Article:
But the Big Problem is COSTS which have something to do with our Congress being bought and paid for by the Health-Industrial complex.
The employer already pays 1/2 of the amount for their employees. If both contributions cover 54% of the costs leaving 46% to General Revenues; it is easy to determine an almost doubling over a couple of years would cover the shortfall. Better to move quickly on the increases. 1/2 of 1% for 4 years is hardly noticeable.
like i said, i have not been looking at Medicare, but a table in 2021 report i looked at this morning seemed to show no employer contribution.
am i wrong?
Yes. employer and employee Medicare Contribution Rate “The current tax rate for social security is 6.2% for the employer and 6.2% for the employee, or 12.4% total. The current rate for Medicare is 1.45% for the employer and 1.45% for the employee, or 2.9% total.”
Also: ” An employer is required to begin withholding Additional Medicare Tax in the pay period in which it pays wages in excess of $200,000 to an employee and continue to withhold it each pay period until the end of the calendar year.”
Otherwise, Medicare has no wage based limit.
yes, i was wrong. the chart says “emplyees only” but apparently that refers only to the extra for high incomes. this requires careful examination of the line at the top of the table entries. that is a thin horizontal line, and not the printed line.
which means that employee cost is 1.45% now (i think) combined cost is 2.9%.. and (i guess) the 5% that will be needed in future is divided (by 2) to get an emplyee cost of 2.5%.
seems like it should be doable if anyone really wanted to stop the death of the Trust Fund scare stories.
The precedent for deceitful advertising was established with the creation of Medicare Part D, in my opinion. Advertisers would flood potential clients with mail that did not have to explain anything about pricing, tier structure, or the ability of the plan provider to require “step” prescribing or to change formulary and/or prices during the coverage year. Nor were the advertisers required to tell the potential consumer that free information and plan comparisons were available to them through their state insurance offices.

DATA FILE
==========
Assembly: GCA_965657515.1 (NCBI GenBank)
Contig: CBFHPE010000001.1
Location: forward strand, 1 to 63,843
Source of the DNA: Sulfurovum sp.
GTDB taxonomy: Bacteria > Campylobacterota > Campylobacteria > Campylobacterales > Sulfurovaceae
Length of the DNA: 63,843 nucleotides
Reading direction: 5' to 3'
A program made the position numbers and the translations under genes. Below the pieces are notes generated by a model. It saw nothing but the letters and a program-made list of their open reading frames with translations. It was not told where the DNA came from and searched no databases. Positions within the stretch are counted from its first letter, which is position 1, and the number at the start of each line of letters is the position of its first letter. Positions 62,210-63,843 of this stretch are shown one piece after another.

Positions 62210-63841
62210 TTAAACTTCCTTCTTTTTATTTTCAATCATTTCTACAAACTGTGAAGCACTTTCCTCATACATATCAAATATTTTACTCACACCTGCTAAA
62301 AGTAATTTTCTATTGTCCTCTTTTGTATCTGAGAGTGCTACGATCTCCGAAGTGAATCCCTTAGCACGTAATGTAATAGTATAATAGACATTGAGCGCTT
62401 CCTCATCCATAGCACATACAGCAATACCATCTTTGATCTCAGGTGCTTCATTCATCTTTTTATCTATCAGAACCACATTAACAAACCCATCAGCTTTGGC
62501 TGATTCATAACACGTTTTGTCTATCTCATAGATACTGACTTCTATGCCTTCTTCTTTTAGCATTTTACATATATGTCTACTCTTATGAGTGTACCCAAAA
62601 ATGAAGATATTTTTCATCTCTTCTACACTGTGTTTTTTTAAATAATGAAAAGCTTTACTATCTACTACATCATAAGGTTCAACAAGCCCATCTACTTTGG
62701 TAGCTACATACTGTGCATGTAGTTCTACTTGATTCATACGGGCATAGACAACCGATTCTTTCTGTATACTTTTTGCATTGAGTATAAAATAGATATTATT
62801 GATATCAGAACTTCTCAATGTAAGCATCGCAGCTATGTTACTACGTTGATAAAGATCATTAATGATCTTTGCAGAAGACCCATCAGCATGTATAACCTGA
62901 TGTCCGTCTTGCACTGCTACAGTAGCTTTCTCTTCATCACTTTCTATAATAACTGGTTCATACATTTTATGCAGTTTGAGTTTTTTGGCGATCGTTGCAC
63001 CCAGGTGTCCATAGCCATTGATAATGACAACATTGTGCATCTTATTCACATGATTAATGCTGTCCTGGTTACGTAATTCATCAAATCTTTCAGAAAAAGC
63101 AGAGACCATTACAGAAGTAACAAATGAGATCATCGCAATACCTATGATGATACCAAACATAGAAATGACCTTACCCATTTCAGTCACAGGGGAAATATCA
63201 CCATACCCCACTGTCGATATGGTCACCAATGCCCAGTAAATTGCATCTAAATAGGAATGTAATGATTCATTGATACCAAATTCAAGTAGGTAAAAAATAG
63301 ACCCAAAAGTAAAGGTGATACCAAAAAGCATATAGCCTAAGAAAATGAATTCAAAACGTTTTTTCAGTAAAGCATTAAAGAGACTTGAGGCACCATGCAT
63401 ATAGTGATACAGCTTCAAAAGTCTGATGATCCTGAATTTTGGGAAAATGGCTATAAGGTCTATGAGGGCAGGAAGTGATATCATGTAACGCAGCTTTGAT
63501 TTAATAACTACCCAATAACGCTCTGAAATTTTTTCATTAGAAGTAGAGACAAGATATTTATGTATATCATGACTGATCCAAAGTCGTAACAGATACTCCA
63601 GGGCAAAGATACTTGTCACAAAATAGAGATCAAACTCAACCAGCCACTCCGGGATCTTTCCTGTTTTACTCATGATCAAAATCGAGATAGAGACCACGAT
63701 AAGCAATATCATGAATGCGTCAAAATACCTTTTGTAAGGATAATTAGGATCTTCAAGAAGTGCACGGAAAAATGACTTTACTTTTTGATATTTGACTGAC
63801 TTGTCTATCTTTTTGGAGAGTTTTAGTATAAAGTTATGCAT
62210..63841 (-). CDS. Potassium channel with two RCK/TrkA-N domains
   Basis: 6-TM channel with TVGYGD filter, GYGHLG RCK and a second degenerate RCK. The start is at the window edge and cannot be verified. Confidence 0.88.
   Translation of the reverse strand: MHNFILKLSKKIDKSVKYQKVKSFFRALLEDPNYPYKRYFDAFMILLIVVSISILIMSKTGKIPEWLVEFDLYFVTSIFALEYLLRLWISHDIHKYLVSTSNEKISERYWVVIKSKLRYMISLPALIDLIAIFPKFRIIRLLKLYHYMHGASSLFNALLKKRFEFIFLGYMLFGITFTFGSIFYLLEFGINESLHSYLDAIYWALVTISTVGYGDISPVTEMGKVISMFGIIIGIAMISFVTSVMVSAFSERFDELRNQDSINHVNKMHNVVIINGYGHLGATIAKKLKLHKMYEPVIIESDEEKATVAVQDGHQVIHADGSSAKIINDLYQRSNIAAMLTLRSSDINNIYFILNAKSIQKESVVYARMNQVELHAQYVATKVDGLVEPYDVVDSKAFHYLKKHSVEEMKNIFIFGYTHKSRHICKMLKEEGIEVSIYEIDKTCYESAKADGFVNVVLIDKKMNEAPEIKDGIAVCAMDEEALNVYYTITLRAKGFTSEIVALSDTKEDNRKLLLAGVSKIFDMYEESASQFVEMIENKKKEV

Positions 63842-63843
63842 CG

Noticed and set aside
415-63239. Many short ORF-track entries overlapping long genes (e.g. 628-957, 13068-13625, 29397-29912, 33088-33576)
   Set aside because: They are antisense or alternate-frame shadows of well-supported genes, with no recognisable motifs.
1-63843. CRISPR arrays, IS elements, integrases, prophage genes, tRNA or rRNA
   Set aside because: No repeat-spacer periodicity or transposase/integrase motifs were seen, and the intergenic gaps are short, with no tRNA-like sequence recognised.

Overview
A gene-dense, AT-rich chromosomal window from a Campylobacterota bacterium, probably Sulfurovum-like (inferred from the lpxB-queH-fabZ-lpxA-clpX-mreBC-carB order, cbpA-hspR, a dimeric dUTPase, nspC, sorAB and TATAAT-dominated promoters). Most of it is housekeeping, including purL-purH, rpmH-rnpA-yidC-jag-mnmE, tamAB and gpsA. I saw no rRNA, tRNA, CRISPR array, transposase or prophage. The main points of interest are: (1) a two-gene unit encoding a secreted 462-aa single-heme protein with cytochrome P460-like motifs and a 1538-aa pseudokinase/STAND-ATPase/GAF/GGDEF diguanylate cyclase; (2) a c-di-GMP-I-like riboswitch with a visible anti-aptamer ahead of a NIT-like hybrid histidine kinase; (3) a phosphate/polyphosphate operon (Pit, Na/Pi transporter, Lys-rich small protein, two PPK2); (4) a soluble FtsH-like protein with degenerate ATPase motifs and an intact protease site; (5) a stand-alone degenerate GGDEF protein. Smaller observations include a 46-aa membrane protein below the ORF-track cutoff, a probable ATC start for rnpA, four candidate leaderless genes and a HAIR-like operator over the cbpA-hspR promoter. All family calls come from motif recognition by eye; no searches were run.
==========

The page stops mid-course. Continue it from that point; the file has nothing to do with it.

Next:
Studies have been done showing that Medicare Part D costs consumers over $300 annually in excess cost, simply because the presentation of costs and risks is so confusing. And many people simply keep on with the plan they initially purchase rather than shopping every year
MA is much worse than Part D, in my opinion. But isn’t it interesting that corporate medicine has been so successful at pretending to provide individualized care? Perhaps the stupidity and selfishness of many of our aging politicians, who do not have to deal with the systems they so happily put in place in the name of “choice” and cost control has something to do with this.
Good Morning Deb
I would have thought deceitful advertising might have come about the time of the Lemon Laws for automobiles and other consumer products. Although with new houses, I am beginning to think it should apply there also. With that issue, the house may be mostly sound, it is the builder who throws up walls. The present builder desired a questionnaire be filled out sayng how wonderful they were. They wanted only fives and tens as ratings.
I just got here, only one square of the sidewalk was available which translated into the movers having a three-foot wide atra connecting to the driveway to get our belongings into the house. The Construction Manager calls me three weeks later to tell me, he signed the authorization to have the other three squares poured. I think he believed I would get angry. I didn’t. Roughly, there were twenty issues with the house.